AUTHORS’ CONCLUSIONS:

We found insufficient evidence that Chinese herbal medicines were any more or less effective than placebo or HT for the relief of vasomotor symptoms. Effects on safety were inconclusive. The quality of the evidence ranged from very low to moderate; there is a need for well-designed randomised controlled studies.

 

The use of herbs and hormones together; more or less dangerous?

Concurrent use of Chinese herbal medicine among hormone users and its association with ischemic stroke risk: A population-based study.

“We found that combined use of hormone therapy and Chinese herbal medicine was associated with a lower risk of ischemic stroke. Further study is needed to examine possible mechanism underlying this association.”

J Ethnopharmacol. 2018 Jan 31;216:274-282. doi: 10.1016/j.jep.2018.01.020. [Epub ahead of print]

Concurrent use of Chinese herbal medicine among hormone users and its association with ischemic stroke risk: A population-based study.

Wen SH1, Chang WC2, Hong MK3, Wu HC4.

ETHNOPHARMACOLOGICAL RELEVANCE:

Previous studies had indicated that hormone therapy (HT) may increase the risk of ischemic stroke (IS) in menopausal women. However, little is known about the benefits and risks of use of Chinese herbal medicine (CHM) in conditions related to hormone use. The aim of this study is to explore the risk of IS in menopausal women treated with HT and CHM.

MATERIALS AND METHODS:

A total of 32,441 menopausal women without surgical menopause aged 40-65 years were selected from 2003 to 2010 using the 2-million random samples of the National Health Insurance Research Database in Taiwan. According to the medication usage of HT and CHM, we divided the current and recent users into two groups: an HT use-only group (n = 4989) and an HT/CHM group (n = 9265). Propensity-score matching samples (4079 pairs) were further created to deal with confounding by indication. The adjusted hazard ratios (HR) of IS were estimated by the robust Cox proportional hazards model.

RESULTS:

The incidence rate of IS in the HT/CHM group was significantly lower than in the HT group (4.5 vs. 12.8 per 1000 person-year, p < 0.001). Multivariate analysis results indicated that additional CHM use had a lower risk of IS compared to the HT group (HR = 0.3; 95% confidence interval [CI], 0.21-0.43). Further subgroup analyses and sensitivity analyses had similar findings.

CONCLUSION:

We found that combined use of HT and CHM was associated with a lower risk of IS. Further study is needed to examine possible mechanism underlying this association.

 

Effects of acupuncture on menopause-related symptoms and quality of life in women in natural menopause: a meta-analysis of randomized controlled trials.

This meta-analysis confirms that acupuncture improves hot flash frequency and severity, menopause-related symptoms, and quality of life (in the vasomotor domain) in women experiencing natural menopause.”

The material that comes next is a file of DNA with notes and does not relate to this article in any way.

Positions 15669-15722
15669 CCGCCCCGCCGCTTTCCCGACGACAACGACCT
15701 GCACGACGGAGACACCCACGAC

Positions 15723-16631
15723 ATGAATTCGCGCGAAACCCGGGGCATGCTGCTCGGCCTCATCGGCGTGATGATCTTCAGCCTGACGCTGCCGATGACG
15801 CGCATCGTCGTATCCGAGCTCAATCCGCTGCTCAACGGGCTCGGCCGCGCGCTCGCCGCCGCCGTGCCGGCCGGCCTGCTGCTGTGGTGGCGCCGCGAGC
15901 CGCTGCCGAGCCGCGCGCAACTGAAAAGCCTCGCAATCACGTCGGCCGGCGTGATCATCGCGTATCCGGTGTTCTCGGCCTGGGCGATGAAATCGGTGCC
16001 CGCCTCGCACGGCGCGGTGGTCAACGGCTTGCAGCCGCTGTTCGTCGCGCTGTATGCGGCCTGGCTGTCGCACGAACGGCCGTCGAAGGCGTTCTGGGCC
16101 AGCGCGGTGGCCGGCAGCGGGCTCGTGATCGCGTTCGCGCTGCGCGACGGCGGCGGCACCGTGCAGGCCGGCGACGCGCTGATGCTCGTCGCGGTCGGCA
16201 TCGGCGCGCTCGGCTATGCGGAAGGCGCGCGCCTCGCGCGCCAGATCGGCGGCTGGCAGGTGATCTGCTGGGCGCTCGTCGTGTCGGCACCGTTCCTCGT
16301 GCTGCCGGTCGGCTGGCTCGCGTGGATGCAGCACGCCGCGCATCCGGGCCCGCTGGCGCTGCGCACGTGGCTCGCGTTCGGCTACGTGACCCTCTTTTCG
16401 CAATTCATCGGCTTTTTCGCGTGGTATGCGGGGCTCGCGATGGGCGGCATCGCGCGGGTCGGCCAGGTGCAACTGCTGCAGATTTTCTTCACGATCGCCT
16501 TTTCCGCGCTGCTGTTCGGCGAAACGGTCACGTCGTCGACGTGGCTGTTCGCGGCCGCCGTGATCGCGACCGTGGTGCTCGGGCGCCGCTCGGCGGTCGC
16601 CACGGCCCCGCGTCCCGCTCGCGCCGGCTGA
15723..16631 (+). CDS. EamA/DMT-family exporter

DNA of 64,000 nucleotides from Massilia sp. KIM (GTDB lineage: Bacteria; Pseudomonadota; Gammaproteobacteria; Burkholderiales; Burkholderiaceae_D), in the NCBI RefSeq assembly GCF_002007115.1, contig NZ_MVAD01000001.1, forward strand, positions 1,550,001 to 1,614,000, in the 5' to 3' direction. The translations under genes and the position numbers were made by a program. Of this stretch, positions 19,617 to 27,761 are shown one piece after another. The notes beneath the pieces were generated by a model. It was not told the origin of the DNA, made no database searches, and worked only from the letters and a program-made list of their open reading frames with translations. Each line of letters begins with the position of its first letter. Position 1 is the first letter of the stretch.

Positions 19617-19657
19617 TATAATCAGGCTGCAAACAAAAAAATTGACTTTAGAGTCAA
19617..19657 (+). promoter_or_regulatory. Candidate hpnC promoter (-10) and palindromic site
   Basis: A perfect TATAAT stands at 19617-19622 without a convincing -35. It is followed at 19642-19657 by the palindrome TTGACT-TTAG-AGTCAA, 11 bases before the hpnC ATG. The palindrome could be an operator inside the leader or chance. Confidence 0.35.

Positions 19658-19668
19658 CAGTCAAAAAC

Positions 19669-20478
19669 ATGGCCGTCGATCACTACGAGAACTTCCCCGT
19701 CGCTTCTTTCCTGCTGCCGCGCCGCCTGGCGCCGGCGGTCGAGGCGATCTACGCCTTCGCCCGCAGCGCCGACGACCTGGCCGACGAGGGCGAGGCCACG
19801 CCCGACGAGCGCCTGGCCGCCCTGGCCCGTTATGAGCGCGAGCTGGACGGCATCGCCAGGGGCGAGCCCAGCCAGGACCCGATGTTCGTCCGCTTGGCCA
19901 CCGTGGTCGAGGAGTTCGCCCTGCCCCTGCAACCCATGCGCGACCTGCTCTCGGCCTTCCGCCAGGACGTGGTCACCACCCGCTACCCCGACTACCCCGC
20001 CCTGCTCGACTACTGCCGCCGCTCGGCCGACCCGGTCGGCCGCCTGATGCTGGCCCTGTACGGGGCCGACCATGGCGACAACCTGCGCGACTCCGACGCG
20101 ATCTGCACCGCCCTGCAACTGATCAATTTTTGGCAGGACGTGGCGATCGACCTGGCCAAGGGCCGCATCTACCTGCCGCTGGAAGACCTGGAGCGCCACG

Menopause. 2015 Feb;22(2):234-44. doi: 10.1097/GME.0000000000000260.

Chiu HY1, Pan CH, Shyu YK, Han BC, Tsai PS.

OBJECTIVE:

This meta-analysis aims to evaluate the effects of acupuncture on hot flash frequency and severity, menopause-related symptoms, and quality of life in women in natural menopause.

METHODS:

We systematically searched PubMed/Medline, PsychINFO, Web of Science, Cochrane Central Register of Controlled Trials, and CINAHL using keywords such as acupuncture, hot flash, menopause-related symptoms, and quality of life. Heterogeneity, moderator analysis, publication bias, and risk of bias associated with the included studies were examined.

RESULTS:

Of 104 relevant studies, 12 studies with 869 participants met the inclusion criteria and were included in this study. We found that acupuncture significantly reduced the frequency (g = -0.35; 95% CI, -0.5 to -0.21) and severity (g = -0.44; 95% CI, -0.65 to -0.23) of hot flashes. Acupuncture significantly decreased the psychological, somatic, and urogenital subscale scores on the Menopause Rating Scale (g = -1.56, g = -1.39, and g = -0.82, respectively; P < 0.05). Acupuncture improved the vasomotor subscale score on the Menopause-Specific Quality of Life questionnaire (g= -0.46; 95% CI, -0.9 to -0.02). Long-term effects (up to 3 mo) on hot flash frequency and severity (g = -0.53 and g = -0.55, respectively) were found.

CONCLUSIONS:

This meta-analysis confirms that acupuncture improves hot flash frequency and severity, menopause-related symptoms, and quality of life (in the vasomotor domain) in women experiencing natural menopause.

 

Effects of Acupuncture on Menopause-Related Symptoms in Breast Cancer Survivors: A Meta-analysis of Randomized Controlled Trials.

Acupuncture significantly reduced the frequency of hot flashes and severity of menopause-related symptoms immediately after the completion of treatment.”

Cancer Nurs. 2016 May-Jun;39(3):228-37. doi: 10.1097/NCC.0000000000000278.

Chiu HY1, Shyu YK, Chang PC, Tsai PS.